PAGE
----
To put this into perspective in your own world, think about the number of app-obsessed people who are net-connected almost 24/7. Then think about any tween- to college-age kids you know. For better or worse, most are in a constant state of connection. Even when watching TV, they chat with multiple friends on a laptop and tweet with lightning speed about the show they are watching--all seemingly at once.
A cursory review of shoppers, commuters and restaurant patrons at any time of the day or night will turn up diverse demographic markets that are tweeting, instant messaging, texting and/or net surfing via a variety of mobile technology instruments.
And while my 84-year-old mom may not choose to be that connected, she does toodle around Facebook and Skypes on a regular basis to see what her grandchildren and extended family are up to, rather than just pick up the phone. That's a huge behavioral shift that cannot be ignored by any business owner.
Charlene Li, co-author of Groundswell and another keynote presenter at SES San Jose, presented evidence about how national brands are tapping into this behavioral communications shift, saying Southwest Airlines has 50 people who write blogs. A guy writes about adding Milwaukee to its roster, and Southwest gets 98 posts from readers all over the country.
According to Li, Twitter is also being used by Southwest to drive sales. Southwest's PR person spends 20 percent of her time on Twitter posting specials, resulting in $3 million in sales through a unique URL. Now that's measurable ROI that can't be argued with, but Li says there's more than that. When Southwest got angry feedback from a twitterer, that twitterer got an immediate response in a very public, searchable arena. And because there was swift interaction and closure, the result was a happy customer instead of an irate one. Li's point: Social networking portals allow engagement that did not happen before because, in most cases, the consumer had to jump through hoops to reach a live body. Twitter allowed this kind of immediate dialogue to happen in a public forum with unlimited news expansion/sharing possibilities.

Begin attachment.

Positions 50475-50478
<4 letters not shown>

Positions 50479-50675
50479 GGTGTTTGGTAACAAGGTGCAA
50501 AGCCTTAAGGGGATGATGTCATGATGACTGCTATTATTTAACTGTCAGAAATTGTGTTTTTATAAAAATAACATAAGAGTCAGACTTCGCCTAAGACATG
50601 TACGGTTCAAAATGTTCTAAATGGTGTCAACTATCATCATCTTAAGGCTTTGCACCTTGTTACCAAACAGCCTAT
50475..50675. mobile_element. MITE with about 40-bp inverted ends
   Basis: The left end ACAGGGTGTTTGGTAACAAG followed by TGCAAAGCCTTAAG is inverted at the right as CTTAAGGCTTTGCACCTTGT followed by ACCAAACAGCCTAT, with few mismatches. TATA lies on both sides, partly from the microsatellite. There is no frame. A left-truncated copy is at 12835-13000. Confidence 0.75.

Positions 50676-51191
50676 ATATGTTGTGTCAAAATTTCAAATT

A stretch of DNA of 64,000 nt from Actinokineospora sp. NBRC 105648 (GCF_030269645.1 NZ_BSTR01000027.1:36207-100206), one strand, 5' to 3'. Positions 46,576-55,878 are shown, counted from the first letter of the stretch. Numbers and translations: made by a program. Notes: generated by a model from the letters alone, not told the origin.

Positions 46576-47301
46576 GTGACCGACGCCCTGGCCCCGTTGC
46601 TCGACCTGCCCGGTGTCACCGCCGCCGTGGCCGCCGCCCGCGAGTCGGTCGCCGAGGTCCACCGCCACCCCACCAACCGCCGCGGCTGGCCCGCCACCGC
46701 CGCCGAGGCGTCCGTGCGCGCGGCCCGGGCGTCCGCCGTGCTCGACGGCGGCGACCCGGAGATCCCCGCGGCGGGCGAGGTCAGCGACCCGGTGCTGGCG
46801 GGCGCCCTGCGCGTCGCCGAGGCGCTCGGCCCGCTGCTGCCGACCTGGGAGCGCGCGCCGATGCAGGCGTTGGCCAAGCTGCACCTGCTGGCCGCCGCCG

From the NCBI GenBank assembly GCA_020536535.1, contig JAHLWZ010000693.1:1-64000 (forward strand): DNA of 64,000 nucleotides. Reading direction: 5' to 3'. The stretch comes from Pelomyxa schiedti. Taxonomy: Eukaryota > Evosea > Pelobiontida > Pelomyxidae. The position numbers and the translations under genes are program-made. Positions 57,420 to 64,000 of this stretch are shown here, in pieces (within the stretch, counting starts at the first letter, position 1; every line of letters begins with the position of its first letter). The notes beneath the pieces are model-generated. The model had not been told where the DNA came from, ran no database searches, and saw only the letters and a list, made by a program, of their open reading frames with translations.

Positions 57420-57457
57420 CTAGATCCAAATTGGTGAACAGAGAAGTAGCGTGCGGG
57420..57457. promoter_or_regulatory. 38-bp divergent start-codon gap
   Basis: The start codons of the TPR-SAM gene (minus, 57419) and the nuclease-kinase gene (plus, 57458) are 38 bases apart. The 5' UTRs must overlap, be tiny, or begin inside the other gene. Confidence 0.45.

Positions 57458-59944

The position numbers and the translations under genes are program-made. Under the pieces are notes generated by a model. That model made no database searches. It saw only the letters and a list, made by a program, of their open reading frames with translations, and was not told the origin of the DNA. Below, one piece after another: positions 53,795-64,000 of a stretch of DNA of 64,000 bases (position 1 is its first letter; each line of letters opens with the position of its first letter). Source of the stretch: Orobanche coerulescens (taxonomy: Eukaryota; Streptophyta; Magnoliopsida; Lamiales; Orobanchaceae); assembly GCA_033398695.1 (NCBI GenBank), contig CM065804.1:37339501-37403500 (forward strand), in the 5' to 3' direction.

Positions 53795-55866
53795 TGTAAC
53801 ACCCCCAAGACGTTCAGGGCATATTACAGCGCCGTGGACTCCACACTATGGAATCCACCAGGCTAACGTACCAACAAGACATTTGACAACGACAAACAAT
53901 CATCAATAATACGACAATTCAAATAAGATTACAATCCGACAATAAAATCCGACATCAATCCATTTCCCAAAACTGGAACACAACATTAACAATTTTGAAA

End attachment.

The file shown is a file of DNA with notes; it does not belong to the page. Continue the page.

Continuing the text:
Li cites a personal example about Comcast instituting Comcastcares via Twitter. She pings on her phone that she's having a problem. Li made no call to Comcast, but someone named Frank is there to write back to her . "Can I help??" According to Li, Comcast is facilitating dialogue and new ways to build relationships, replacing the frustrated caller who's put on hold and has to talk to computerized voices. Because of this people-centric focus and viral sharing, lots of people, in addition to Comcast's current customers, noticed what was happening. The result: blogosphere and major media coverage. Now that's customer service on steroids, and a major ka-ching for Comcast.
So we all agree it's a brilliant sales portal, right? But what can a time- or tech-challenged small-business owner do with all this data?